Psychiatrists serve on assessment panels in different capacities. A short survey of the evolution of section 79-assessment panels explains the various capacities in which psychiatrists are appointed to such panels.

2.2 The evolution of section 79-assessment panels under the Criminal Procedure Act

Initially, when the Criminal Procedure Act first came into force, section 79- assessment panels had to consist of at least two psychiatrists.16 One of the psychiatrists on the panel was the medical superintendent of the designated psychiatric hospital where the court-ordered assessment had to take place, or a psychiatrist appointed on his/her behalf. This psychiatrist was in the employ of the state (hereafter the ʺstate psychiatristʺ). The other psychiatrist on the panel was a psychiatrist not in the full-time service of the state (hereafter the ʺprivate psychiatristʺ).17 An additional psychiatrist could serve on the panel on the request of the accused in his/her capacity as the psychiatrist for the accused.18

An assessment panel could thus consist of a minimum of two psychiatrists and a maximum of three psychiatrists. The Criminal Procedure Act did not provide for the appointment of clinical psychologists to these panels. This position prevailed until section 79 was amended in 2002.19

From 200220 an assessment panel had to consist of at least three psychiatrists.21 The major change the 2002 amendment brought about was the compulsory appointment of a psychiatrist for the accused by the court. The accused no longer needed to apply for such an appointment as had been the case previously. A further important change was the possibility of appointing a clinical psychologist to an assessment panel.22 An assessment panel could thus consist of a minimum of three psychiatrists: one state psychiatrist, one private psychiatrist and one psychiatrist for the accused. The panel could have a maximum of four members, consisting of a clinical psychologist where the court directed such an appointment, and the three psychiatrists in the capacities as set out above. This position prevailed until September 2010, when another important amendment of section 79 occurred.23

20 The amendment was motivated by a report by the South African Law Commission (as it was called then) on Project 89. See SALC Project 89. The amendment of s 79 followed the proposed wording of the draft Bill that formed part of the Law Commission’s report. The report suggested that the appointment of a psychiatrist for the accused must be compulsory and that such an appointment must be done by the court, not the accused. The Commission also suggested that a clinical psychologist may be appointed to the assessment panel where appropriate.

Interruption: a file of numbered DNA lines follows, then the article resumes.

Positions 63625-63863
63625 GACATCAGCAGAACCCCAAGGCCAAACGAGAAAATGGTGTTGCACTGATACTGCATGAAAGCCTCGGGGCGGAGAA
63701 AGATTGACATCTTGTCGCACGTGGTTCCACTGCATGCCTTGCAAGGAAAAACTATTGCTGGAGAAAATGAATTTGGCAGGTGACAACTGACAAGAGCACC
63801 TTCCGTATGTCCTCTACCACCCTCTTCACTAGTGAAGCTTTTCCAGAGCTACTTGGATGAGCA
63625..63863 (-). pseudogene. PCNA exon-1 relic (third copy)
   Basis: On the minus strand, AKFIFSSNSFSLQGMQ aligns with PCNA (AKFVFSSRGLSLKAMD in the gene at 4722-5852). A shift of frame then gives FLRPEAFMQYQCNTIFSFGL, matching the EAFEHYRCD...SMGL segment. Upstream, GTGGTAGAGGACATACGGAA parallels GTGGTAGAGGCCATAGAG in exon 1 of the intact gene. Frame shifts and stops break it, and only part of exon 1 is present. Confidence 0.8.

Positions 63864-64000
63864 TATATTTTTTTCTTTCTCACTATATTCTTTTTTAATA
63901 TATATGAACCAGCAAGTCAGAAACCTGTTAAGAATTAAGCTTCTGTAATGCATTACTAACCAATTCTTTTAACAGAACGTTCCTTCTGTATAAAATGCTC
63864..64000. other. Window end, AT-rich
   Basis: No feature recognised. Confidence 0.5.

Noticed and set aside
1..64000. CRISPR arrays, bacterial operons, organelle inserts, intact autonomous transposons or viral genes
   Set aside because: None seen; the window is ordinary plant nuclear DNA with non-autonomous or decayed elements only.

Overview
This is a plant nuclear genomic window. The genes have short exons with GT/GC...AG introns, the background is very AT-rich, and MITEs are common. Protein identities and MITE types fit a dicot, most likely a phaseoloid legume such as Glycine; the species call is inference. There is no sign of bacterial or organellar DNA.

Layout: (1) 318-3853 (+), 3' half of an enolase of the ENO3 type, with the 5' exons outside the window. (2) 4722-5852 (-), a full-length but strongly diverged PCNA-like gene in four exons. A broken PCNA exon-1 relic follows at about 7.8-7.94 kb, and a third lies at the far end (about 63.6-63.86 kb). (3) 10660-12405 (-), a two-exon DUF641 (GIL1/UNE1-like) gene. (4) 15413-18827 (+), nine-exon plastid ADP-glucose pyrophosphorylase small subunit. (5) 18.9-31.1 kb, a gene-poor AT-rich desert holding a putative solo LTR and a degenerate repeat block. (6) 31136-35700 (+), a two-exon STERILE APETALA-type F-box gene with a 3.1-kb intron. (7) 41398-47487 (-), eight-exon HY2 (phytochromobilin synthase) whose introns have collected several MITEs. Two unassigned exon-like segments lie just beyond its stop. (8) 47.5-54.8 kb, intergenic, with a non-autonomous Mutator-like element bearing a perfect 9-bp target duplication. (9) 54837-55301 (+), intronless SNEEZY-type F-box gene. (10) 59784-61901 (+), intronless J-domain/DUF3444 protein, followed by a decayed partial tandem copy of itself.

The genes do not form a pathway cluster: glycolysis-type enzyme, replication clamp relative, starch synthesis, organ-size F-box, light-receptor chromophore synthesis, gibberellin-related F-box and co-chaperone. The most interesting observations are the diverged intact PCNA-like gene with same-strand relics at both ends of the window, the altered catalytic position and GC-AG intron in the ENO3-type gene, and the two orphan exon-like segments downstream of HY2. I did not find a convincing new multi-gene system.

21 Section 79(1)(b) as amended by the Criminal Matters Amendment Act 68 of 1998. The section now reads that an accused charged with a violent offence (including murder, culpable homicide, rape or another charge involving serious violence or where the court so directs) must be assessed: (i) by the medical superintendent of a psychiatric hospital designated by the court, or by a psychiatrist appointed by such a medical superintendent at the request of the court; (ii) by a psychiatrist appointed by the court and who is not in the full-time service of the state; (iii) by a psychiatrist appointed for the accused by the court; and (iv) by a clinical psychologist where the court so directs.

22 Section 79(1)(b)(iv) after amendment by the Criminal Matters Amendment Act 68 of 1998.

23 Section 79(1)(b) was amended by s 10 of the Judicial Matters Amendment Act 66 of 2008 that came into force on 10 September 2010.

24 The amendments were brought about by the Judicial Matters Amendment Act 66 of 2008 that came into force on 10 September 2010.

25 Section 79(1)(b), after its amendment by the Criminal Matters Amendment Act 68 of

The latter amendment resulted in considerable confusion about the correct composition of section 79-assessment panels and, in particular, the minimum number of psychiatrists that have to be appointed to such panels. A discussion of the legislative provisions at the centre of the confusion follows.

2.3 Problematic provisions in the Criminal Procedure Act

Section 79(1)(b)(ii) was amended in 2010 and section 79(13) was inserted by this amendment.24 These two sections are seemingly contradictory.

Section 79(1)(b), prior to the 2010 amendment, mandated the appointment of three psychiatrists to an assessment panel.25 The requirement to appoint

1998, made the appointment of three psychiatrists, including a psychiatrist appointed for the accused by the court, mandatory. The other two mandatory appointments were the superintendent of the psychiatric hospital and a psychiatrist appointed by the court but who was not in the full-time employment of the state. See the Pedro judgment para 21 where the development of s 79 prior to its amendment by the Criminal Procedure Amendment Act 4 of 2017 is discussed.

26 Psychiatrists reported logistical problems with assessments. See Bateman 2005 SAMJ 212. Those psychiatrists who had to visit accused persons in detention centres also reported problems. Detention centres cannot always identify detainees for assessment by psychiatrists for purposes of s 77 or 78 of the Criminal Procedure Act. This leads to the postponement of appointments with psychiatrists for purposes of assessments because the relevant accused cannot be located for such consultation. This inevitably causes delays in the assessment process. These challenges are acknowledged by the relevant authorities, as is evident from DCS date unknown http://www.dcs.gov.za/docs/landing/Discussion%20Document%20preceding%20Draft%20White%20Paper%20on%20Remand%20Detention_1.pdf 85.